Inside the Effect of the H-1B Visa

The H-1B Visa: A Short History

In the 1950s, the United States initiated the H-1B visa program, which allows foreign workers to obtain employment in the US. The “Immigration Reform and Control Act of 1990” made changes to the H-1B program by requiring a bachelor’s degree at a minimum or equivalent work experience in a specialized field. It also established a 65,000 visa cap that was only reached in 1997. With the surge of American technology in the early 2000s, the H-1B visa became a highly coveted visa for businesses that needed advanced workers who were able to meet the challenges resulting from an increase in technology.

H-1B & US Foreign Workers

The current visa cap is 85,000 annually, and thousands of workers are filtered out each year on the basis of a lottery system. This year, 199,000 workers were interested in the H-1B visa. Companies rely on the use of the permit to recruit members of an advanced workforce comprised of software developers, computer programmers, and engineers, among others. With the Trump administration’s action that delays the processing times of these visas, the current H-1B climate consists of concern for foreign doctors serving rural populations. The concern stretches to technology firms and international students in American universities.

Foreign doctors heavily rely on the H-1B visa in order to continue serving American populations in dire need of medical personnel. With the delay in processing H-1B applications, doctors are left in a worrisome position regarding their ability to continue working in the United States. Moreover, technology firms in Silicon Valley, for instance, are known for recruiting foreign, top talent, ensuring that they stay competitive in an innovative and evolving market. Their argument for the continued use of these visas underlines the supposed scarcity of American workers qualified to fill the jobs that are outsourced. The delays in these applications can affect the deadlines established for projects within the technology industry. Additionally, there is the concern for international students in American universities. Even if their applications are pending reviews, students are required to return to their home countries as they await the statuses of their requests.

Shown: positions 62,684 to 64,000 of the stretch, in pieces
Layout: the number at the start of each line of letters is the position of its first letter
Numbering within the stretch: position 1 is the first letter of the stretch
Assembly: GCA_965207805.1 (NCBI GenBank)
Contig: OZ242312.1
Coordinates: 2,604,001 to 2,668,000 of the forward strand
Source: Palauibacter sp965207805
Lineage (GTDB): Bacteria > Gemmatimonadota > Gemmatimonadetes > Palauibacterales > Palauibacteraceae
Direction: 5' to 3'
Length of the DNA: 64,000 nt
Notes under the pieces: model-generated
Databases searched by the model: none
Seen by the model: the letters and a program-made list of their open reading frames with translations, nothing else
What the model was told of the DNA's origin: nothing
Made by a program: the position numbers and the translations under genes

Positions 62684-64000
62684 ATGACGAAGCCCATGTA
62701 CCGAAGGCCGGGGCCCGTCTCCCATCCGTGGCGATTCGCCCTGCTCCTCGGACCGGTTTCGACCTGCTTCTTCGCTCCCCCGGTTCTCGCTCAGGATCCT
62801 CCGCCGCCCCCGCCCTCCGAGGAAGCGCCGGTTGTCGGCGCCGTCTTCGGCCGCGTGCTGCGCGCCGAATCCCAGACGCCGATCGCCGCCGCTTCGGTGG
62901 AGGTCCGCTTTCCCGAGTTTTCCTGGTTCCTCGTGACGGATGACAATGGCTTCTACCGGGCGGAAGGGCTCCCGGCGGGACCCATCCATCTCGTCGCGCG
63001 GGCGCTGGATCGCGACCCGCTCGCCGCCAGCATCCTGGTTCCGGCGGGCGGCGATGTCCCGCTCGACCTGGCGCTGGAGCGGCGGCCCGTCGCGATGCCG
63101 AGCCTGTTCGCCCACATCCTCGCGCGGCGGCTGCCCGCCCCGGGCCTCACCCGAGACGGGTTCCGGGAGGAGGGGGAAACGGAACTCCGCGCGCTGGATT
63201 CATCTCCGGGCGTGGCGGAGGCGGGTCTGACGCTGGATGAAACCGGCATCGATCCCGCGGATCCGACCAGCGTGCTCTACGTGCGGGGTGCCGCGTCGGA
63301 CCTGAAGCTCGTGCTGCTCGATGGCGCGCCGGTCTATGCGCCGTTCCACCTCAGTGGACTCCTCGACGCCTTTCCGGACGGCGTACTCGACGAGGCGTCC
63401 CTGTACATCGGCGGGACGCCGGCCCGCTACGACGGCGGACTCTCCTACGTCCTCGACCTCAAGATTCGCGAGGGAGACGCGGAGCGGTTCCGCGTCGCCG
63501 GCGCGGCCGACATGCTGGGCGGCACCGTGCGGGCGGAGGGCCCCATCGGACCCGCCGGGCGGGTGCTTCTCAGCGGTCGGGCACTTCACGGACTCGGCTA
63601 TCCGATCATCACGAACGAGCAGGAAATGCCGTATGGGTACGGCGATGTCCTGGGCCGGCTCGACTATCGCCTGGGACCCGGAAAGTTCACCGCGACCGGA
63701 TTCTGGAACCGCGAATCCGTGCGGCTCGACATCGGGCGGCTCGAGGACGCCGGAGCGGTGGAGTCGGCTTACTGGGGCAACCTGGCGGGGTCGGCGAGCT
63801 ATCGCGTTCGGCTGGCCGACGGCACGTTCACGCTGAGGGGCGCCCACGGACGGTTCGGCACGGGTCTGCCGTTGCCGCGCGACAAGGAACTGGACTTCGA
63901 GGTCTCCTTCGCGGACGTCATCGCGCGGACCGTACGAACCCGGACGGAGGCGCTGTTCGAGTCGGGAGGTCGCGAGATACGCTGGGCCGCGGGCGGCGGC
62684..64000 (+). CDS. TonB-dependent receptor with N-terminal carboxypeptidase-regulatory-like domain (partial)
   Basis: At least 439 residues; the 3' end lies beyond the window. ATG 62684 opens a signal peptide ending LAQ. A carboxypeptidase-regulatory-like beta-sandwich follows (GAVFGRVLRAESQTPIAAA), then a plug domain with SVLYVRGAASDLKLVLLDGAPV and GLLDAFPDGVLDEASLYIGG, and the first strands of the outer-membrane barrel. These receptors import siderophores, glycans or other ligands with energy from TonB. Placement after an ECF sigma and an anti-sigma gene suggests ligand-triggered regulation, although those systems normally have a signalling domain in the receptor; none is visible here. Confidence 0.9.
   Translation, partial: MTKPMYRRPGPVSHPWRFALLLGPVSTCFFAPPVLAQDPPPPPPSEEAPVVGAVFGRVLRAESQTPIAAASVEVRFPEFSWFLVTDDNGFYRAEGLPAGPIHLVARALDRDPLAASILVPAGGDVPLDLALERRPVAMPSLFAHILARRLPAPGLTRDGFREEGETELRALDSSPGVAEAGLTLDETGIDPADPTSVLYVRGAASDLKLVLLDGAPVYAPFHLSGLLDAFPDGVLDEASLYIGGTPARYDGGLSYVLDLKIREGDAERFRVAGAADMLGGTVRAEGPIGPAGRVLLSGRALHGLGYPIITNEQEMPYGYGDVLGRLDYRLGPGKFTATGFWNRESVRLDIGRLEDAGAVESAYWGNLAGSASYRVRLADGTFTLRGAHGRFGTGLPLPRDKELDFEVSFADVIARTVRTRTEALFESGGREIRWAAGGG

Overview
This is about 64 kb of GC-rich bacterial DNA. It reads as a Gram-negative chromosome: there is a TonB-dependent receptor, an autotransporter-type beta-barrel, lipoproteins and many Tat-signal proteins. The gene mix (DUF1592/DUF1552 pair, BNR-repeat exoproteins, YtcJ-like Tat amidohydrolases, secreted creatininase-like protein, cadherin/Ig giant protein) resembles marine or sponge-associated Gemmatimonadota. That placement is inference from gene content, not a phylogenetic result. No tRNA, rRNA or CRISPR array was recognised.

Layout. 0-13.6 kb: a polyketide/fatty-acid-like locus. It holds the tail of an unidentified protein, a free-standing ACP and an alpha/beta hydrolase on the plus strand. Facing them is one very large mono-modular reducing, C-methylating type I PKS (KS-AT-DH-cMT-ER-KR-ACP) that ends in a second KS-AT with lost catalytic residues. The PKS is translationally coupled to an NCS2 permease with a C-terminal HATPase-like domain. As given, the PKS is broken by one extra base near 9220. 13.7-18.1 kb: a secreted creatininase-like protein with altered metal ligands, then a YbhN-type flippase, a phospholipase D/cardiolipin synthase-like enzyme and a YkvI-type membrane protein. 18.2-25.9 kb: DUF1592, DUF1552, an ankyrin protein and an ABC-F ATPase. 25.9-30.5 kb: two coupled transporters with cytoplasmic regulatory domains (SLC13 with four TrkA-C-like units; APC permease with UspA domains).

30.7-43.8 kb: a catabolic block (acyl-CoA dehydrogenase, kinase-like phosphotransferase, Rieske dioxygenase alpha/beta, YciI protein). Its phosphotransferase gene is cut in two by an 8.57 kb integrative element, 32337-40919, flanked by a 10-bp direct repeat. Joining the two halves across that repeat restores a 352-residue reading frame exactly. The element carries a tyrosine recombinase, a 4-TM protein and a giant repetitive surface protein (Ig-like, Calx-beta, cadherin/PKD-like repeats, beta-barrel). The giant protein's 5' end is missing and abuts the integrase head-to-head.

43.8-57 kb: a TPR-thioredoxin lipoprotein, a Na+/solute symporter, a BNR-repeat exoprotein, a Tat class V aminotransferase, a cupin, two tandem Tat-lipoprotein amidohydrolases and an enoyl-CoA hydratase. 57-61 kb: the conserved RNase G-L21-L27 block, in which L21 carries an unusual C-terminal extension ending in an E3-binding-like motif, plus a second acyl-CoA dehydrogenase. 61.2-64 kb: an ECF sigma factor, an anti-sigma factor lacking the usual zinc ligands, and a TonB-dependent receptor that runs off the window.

The Trump administration has vowed to combat the supposed abuse of the H-1B visa program, criticizing companies for utilizing the permit to drive down the cost of employing a member in the IT industry, for example. Trump’s “Buy American and Hire American” executive order underscores a mentality that seeks to enforce immigration laws that pertain to foreign workers. Currently, Congress has not passed any legislation that would significantly affect the H-1B visa program, but with the Trump administration’s apparent intent to prioritize American workers over foreign workers, we could witness a drastic shift in business conducted in the United States. Fortunately, there are other options for individuals looking to work in the US, and these can be found here: Alternative Options to the H-1B Visa.

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  1. "Economic Immigration Dilemma." History of the H-1B. N.p., n.d. Web. 15 May 2017.
  2. "What Trump's latest H-1B move means for workers and business." CNNMoney. Cable News Network, n.d. Web. 15 May 2017.
  3. "Trump's executive order on highly skilled migrants: does it affect your business?" Personnel Today. N.p., 12 May 2017. Web. 15 May 2017.
  4. "Changes to H-1B visa policy could have a chilling effect on the tech industry." Los Angeles Times. Los Angeles Times, n.d. Web. 15 May 2017.

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